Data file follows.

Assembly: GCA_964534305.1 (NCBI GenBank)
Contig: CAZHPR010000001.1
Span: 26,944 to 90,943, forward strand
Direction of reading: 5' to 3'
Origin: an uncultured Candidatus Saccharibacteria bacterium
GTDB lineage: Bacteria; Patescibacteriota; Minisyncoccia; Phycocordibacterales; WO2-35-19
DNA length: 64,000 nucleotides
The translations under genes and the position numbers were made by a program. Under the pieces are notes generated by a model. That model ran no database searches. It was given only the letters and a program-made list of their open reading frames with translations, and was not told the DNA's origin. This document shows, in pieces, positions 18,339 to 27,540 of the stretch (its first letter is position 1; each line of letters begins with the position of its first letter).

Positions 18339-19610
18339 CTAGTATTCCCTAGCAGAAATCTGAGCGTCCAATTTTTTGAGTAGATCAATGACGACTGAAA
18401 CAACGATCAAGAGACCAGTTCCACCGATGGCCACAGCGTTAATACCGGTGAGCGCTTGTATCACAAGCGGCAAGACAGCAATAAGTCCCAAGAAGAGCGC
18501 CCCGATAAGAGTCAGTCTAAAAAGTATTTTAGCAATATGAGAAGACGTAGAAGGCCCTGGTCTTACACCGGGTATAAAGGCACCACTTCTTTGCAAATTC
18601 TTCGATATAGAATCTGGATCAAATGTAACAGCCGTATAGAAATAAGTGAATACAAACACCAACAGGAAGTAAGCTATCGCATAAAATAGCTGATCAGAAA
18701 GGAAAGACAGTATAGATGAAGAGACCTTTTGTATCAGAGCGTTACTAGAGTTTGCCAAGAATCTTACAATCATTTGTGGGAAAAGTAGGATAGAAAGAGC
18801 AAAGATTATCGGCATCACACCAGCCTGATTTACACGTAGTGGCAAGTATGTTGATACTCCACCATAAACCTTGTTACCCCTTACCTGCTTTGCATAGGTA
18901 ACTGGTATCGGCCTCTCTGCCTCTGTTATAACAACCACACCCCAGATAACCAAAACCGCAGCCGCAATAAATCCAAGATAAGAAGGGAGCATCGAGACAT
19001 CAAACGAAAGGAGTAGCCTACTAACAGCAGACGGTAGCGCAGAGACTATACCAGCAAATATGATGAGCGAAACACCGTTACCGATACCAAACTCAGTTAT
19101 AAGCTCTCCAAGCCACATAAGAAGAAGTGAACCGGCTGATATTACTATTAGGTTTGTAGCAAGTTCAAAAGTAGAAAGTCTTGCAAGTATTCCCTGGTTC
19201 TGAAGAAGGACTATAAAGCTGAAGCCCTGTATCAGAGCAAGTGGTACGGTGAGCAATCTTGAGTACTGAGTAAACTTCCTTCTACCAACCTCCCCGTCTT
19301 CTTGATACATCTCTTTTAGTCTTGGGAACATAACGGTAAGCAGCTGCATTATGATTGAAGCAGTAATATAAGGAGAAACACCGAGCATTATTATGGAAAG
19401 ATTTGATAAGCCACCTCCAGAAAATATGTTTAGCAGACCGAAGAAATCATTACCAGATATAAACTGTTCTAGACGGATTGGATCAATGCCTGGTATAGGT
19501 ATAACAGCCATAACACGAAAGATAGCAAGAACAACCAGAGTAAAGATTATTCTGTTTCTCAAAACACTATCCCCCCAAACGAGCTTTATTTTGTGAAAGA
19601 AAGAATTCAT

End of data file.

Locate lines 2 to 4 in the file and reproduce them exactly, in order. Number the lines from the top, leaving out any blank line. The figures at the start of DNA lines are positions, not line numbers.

Contig: CAZHPR010000001.1
Span: 26,944 to 90,943, forward strand
Direction of reading: 5' to 3'